Economic Policy Will Never Be the Same
July 15, 2022
The American Rescue Plan changed the game.
The Roosevelt Rundown features our top stories of the week.
What We’ve Learned about the Economy
As we look back at how the economy has shifted since the height of the pandemic, this much is clear: The economic narratives once considered conventional wisdom aren’t true.
The American Rescue Plan (ARP) has given us a new blueprint for recoveries, and changed our approach to economic policymaking for good, Roosevelt’s Mike Konczal explained at an event hosted by Community Change and the Urban Institute this week.
It demonstrated that we could recover from a recession more quickly and equitably than we have in the past. That good policy can strengthen worker power and improve labor conditions for Black and brown people. And that providing direct support to struggling families can substantially reduce poverty.
In the last year, we’ve also learned more about what can drive inflation—that in addition to demand factors, supply chain problems and corporate markups are contributing to recent price increases.
Fresh ideas to tackle those problems are ascendant.
“After a decade of expanding demand-side policies, we’re already seeing a new emphasis on production and expanding out the supply-side of our economy, one addressing the challenges we’ve faced during the reopenings of the past year,” said Konczal.
Read more in “Three Ways the American Rescue Plan Changed Economic Policymaking.”
The Supreme Court’s Extremist Agenda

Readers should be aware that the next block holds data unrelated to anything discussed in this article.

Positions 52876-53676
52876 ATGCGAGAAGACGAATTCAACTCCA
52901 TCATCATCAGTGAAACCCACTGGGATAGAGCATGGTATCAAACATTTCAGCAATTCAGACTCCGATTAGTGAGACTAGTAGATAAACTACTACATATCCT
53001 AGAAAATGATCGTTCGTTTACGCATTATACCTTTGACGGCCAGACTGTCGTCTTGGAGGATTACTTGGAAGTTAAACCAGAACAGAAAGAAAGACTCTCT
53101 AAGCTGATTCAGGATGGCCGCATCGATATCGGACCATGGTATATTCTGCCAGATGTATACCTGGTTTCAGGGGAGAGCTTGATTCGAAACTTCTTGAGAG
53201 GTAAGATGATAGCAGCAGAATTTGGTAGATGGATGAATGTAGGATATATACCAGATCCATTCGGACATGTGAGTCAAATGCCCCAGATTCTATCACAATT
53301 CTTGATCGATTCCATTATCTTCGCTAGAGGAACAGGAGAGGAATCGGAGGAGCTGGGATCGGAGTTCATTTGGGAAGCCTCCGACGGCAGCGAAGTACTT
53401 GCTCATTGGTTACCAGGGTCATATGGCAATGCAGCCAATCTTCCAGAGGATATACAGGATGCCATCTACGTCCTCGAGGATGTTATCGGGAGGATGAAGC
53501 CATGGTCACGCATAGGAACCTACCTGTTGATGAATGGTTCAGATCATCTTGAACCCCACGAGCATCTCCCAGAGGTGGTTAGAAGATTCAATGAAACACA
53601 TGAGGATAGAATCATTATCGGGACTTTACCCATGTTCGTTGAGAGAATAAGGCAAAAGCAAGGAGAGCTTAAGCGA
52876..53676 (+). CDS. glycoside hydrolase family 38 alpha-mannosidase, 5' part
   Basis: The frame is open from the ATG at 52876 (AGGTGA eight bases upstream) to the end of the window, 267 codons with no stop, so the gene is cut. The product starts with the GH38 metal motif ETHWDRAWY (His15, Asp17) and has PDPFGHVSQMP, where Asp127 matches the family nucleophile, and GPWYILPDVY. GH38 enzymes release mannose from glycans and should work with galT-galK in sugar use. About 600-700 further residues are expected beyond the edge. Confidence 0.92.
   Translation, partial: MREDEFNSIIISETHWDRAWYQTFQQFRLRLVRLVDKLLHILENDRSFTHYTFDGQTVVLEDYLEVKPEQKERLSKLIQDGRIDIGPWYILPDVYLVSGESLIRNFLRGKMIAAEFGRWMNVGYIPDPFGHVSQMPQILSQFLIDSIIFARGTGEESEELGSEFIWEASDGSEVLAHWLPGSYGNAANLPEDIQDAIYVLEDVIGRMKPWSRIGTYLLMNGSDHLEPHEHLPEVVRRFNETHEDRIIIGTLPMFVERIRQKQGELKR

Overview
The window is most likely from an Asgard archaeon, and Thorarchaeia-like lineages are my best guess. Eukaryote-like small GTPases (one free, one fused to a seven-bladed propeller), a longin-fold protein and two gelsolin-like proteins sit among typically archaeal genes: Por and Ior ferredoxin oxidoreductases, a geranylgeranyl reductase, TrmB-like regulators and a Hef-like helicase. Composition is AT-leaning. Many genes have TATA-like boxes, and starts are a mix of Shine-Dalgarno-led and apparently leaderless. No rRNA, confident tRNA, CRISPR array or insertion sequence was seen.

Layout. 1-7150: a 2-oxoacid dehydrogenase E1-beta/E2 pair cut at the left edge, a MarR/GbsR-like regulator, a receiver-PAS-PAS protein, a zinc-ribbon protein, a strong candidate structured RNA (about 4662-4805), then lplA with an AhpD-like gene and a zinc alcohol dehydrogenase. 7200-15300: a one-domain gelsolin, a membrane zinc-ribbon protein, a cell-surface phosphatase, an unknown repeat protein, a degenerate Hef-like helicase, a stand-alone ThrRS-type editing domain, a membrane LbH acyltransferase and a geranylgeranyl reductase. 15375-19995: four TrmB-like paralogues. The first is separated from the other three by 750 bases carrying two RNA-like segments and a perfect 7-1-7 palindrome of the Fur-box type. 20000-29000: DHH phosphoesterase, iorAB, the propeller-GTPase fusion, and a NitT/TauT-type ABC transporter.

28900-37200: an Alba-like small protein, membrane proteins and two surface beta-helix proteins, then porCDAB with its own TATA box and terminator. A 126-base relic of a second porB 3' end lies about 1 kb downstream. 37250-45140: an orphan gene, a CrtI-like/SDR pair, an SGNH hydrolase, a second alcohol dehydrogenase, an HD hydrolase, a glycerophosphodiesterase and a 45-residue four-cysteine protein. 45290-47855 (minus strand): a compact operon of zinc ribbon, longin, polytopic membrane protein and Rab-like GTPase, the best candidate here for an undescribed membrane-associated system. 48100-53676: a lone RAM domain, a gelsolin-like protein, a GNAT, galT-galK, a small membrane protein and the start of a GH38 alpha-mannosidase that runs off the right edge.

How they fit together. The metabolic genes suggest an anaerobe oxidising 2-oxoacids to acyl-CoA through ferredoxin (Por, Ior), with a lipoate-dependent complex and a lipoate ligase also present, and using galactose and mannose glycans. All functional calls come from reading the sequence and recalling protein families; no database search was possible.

The Supreme Court’s decision in West Virginia v. EPA “will not only have catastrophic consequences for the environment; it will constrain government’s ability to successfully enact regulations across all areas,” Roosevelt’s Shahrzad Shams writes.
“And it marks a critical juncture in a decades-long battle by the conservative legal movement to dismantle the modern administrative state.”
To meet this moment, our leaders can learn from FDR’s legacy, and “use the full power of the federal government to solve the challenges of the day. . . . They must confront this far-right Court, pass Court reform measures, and fight for their constituencies’ freedom and agency from reactionary forces,” Shams argues. “Our democracy and environment depend on it.”
Read “The Court’s Extremist Agenda to Dismantle 20th Century Gains.”
A Pivotal Phase for Justice40
“[E]nvironmental justice requires significant federal resources, and community control and ownership of these resources,” writes Roosevelt’s Lew Daly in Nonprofit Quarterly. “Justice40 is the first and only federal policy with the potential to deliver these resources.”
But how it’s implemented—and who has a say—is key.
Learn more in Daly and Rhiana Gunn-Wright’s “A New Administrative Architecture for Justice40.”
What We’re Reading
Wonking Out: Rockets, Feathers and Prices at the Pump [feat. Roosevelt’s Mike Konczal and Niko Lusiani] – New York Times
“Greedflation”: Is Corporate Profit-Taking Driving Prices Higher? [feat. Konczal] – CBS News Sunday Morning
Unions Protect Democracy. How Do We Protect Unions? – The Nation
US Emissions Cost the World $1.9 Trillion in Economic Damages – Grist